Last week, a group of researchers published saddening news about "sudden oak death," spread by an invasive water mold, that has killed over a million trees in coastal California. The pathogen, they found, simply cannot be stopped — though it can still be contained, and the harm mitigated. But it is too extensively established now in California to eradicate.
This summer, the Cary Institute offered a special two-week camp exploring the interface between ecology and art. Cary educators teamed with George Kaye of Ecographs and Laurie Seeman of Strawtown Studio to add a new dimension to stream studies.
There are lots of potential impacts associated with global climate change – shifts in the distribution of plants are among them. Most plant species are adapted to a range of climate conditions. If the climate changes, their habitat can shift as well. This is true for crop and forestry plants, as well as native species.
Have you ever wondered what happens when a fish encounters a dam or a culvert? Too often, these structures are barriers to breeding and nursery sites, feeding grounds, and vital genetic mixing. In a warming world, barriers also prevent fish from seeking refuge as stream temperatures change.
Bolivia’s second largest lake has nearly disappeared. Lake Poopó, a saltwater lake located in a shallow depression in the Altiplano Mountains, used to cover an area about the size of Los Angeles. While it’s not the first time the lake has dried out, scientists believe its recovery hangs in the balance.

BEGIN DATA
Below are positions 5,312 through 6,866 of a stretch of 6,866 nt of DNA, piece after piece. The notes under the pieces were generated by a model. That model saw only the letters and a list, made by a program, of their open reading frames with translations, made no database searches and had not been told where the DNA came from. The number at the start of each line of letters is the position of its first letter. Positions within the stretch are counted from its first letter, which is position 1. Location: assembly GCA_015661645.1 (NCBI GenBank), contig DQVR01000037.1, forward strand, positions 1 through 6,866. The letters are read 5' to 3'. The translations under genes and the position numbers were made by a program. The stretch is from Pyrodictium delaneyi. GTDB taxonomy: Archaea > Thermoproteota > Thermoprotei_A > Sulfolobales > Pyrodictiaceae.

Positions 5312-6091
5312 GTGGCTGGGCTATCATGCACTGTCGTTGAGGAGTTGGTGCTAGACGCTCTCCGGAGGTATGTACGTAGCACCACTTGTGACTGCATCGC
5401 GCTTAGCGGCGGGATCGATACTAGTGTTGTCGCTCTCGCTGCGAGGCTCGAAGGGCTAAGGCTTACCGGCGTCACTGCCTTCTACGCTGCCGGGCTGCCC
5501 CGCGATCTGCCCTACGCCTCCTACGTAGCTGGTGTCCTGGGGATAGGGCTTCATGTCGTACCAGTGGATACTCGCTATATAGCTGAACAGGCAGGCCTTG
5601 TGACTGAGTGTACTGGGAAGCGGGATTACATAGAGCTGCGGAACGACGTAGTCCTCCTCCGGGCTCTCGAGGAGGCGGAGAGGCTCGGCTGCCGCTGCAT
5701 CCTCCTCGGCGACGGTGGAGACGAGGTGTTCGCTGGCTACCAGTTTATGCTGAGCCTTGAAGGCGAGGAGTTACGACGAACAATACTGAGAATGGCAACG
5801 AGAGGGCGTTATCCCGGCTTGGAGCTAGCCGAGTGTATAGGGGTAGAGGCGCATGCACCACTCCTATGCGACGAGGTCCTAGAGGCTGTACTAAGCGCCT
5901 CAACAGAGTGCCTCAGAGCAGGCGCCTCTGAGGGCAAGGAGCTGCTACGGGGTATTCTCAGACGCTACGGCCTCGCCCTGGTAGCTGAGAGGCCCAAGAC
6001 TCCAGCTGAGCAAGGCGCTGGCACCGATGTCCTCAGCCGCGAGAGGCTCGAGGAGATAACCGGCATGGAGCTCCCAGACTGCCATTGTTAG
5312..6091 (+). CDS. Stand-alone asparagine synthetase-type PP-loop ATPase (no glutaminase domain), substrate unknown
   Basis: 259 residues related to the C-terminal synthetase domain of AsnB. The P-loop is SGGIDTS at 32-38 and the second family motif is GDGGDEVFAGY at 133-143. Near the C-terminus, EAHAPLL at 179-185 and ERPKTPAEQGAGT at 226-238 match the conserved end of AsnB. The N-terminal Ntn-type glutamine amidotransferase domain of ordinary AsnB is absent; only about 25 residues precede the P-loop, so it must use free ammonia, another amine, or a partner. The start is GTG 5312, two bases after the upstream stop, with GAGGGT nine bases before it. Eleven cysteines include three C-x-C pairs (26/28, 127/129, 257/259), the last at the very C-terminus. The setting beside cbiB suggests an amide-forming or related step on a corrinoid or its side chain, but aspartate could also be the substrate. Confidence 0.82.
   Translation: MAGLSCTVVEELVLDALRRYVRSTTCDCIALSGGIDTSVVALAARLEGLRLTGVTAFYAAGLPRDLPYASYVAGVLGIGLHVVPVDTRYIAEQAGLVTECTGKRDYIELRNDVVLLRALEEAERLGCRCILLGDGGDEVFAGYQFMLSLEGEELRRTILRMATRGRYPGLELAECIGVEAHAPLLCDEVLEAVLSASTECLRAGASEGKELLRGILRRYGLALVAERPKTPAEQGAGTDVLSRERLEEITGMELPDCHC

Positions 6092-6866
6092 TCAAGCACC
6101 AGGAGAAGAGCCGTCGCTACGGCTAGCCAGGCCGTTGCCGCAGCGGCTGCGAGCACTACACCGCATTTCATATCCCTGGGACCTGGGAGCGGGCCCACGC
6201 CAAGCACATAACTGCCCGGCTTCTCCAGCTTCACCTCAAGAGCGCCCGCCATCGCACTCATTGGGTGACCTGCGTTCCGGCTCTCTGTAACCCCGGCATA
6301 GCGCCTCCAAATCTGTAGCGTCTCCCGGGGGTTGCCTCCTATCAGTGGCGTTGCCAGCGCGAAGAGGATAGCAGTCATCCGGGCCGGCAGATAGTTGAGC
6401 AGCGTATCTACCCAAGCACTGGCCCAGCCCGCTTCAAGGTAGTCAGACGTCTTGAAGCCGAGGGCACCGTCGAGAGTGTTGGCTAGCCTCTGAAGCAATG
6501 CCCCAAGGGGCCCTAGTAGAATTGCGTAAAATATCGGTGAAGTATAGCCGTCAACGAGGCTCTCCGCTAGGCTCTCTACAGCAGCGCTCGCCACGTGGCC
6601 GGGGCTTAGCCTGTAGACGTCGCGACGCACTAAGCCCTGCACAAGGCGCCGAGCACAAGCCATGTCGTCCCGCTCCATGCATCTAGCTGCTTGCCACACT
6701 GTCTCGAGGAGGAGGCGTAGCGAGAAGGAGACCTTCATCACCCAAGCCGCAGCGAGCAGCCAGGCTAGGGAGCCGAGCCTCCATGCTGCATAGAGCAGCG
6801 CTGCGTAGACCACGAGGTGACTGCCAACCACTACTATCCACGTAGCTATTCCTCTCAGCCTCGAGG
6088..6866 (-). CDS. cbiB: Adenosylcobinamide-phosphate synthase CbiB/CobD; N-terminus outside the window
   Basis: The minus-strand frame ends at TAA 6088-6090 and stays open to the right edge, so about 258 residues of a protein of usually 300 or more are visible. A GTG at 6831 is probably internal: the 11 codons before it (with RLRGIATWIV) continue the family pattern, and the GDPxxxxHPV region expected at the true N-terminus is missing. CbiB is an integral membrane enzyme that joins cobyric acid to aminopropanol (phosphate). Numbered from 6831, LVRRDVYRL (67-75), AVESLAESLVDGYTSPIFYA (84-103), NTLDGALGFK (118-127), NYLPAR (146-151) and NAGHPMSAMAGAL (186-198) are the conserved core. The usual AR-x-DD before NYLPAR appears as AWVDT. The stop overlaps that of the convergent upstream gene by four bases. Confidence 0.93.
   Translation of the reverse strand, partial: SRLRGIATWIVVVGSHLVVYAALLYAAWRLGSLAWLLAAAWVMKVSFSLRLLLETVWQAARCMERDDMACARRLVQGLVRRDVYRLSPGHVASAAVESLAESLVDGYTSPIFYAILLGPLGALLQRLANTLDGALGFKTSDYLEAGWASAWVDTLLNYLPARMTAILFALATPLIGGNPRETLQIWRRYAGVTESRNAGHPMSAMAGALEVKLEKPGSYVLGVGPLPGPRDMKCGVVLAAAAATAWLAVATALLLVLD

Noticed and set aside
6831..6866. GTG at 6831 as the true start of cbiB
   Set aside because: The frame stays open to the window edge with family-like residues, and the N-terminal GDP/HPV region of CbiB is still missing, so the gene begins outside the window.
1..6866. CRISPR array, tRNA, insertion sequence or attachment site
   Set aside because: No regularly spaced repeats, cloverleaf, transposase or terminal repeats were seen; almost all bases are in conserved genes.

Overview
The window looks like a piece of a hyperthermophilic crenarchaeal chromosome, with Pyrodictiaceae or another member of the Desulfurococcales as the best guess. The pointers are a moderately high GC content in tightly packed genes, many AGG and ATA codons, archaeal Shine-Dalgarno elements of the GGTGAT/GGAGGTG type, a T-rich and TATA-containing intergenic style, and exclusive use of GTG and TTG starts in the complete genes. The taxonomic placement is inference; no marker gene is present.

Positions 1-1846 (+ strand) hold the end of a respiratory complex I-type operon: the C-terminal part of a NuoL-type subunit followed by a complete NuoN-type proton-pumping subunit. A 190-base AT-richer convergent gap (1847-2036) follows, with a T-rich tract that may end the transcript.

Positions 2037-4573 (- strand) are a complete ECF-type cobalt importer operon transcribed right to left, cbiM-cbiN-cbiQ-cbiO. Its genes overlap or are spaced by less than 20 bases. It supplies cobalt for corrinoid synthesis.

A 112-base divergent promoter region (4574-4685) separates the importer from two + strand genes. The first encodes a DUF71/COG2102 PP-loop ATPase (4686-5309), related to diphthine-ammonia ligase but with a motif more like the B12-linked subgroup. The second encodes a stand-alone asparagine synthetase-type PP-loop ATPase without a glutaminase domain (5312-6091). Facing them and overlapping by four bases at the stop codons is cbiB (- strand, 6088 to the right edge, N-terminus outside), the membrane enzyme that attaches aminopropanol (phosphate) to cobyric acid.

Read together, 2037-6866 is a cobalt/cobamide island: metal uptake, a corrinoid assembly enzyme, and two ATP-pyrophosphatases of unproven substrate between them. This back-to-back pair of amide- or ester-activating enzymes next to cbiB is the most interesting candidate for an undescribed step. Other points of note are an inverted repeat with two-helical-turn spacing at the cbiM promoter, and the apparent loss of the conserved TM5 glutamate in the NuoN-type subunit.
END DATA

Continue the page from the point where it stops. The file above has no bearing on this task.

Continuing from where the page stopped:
The Cary Institute has embarked on an ambitious study that will test environmental interventions with the potential to reduce tick-borne disease in neighborhoods. The goal: to lower Lyme disease rates and protect public health.
Storm Jonas made it clear how important road salt is for keeping the streets and sidewalks of New York City clear of snow and ice. The Department of Sanitation had more than 300,000 tons of it on hand to deal with Jonas, more than the weight of three aircraft carriers.
There is very cool science going on at Hubbard Brook. Scientists from Cary and other research institutions created an experimental ice storm that will improve understanding of short- and long-term effects of ice on northern forests.
Whoever named the "temperate zone" must have had a sense of humor. I'm writing this during a week of humid, 90-degree days, and just a few months ago it was 13 below, a stiff north wind providing the icing on that frozen cake. Since then, we've had rain, snow, sleet, warm spells, cold snaps and thunderstorms.